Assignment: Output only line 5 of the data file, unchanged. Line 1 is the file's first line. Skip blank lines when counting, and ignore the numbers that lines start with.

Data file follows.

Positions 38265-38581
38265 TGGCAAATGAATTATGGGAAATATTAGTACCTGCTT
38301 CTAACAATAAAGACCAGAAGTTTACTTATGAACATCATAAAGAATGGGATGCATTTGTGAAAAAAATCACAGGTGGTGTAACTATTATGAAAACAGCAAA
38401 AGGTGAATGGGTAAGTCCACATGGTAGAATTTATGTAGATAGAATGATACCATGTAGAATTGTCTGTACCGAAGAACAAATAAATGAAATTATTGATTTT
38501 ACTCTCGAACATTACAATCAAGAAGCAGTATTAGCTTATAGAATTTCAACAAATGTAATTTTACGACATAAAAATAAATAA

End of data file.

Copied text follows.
38501 ACTCTCGAACATTACAATCAAGAAGCAGTATTAGCTTATAGAATTTCAACAAATGTAATTTTACGACATAAAAATAAATAA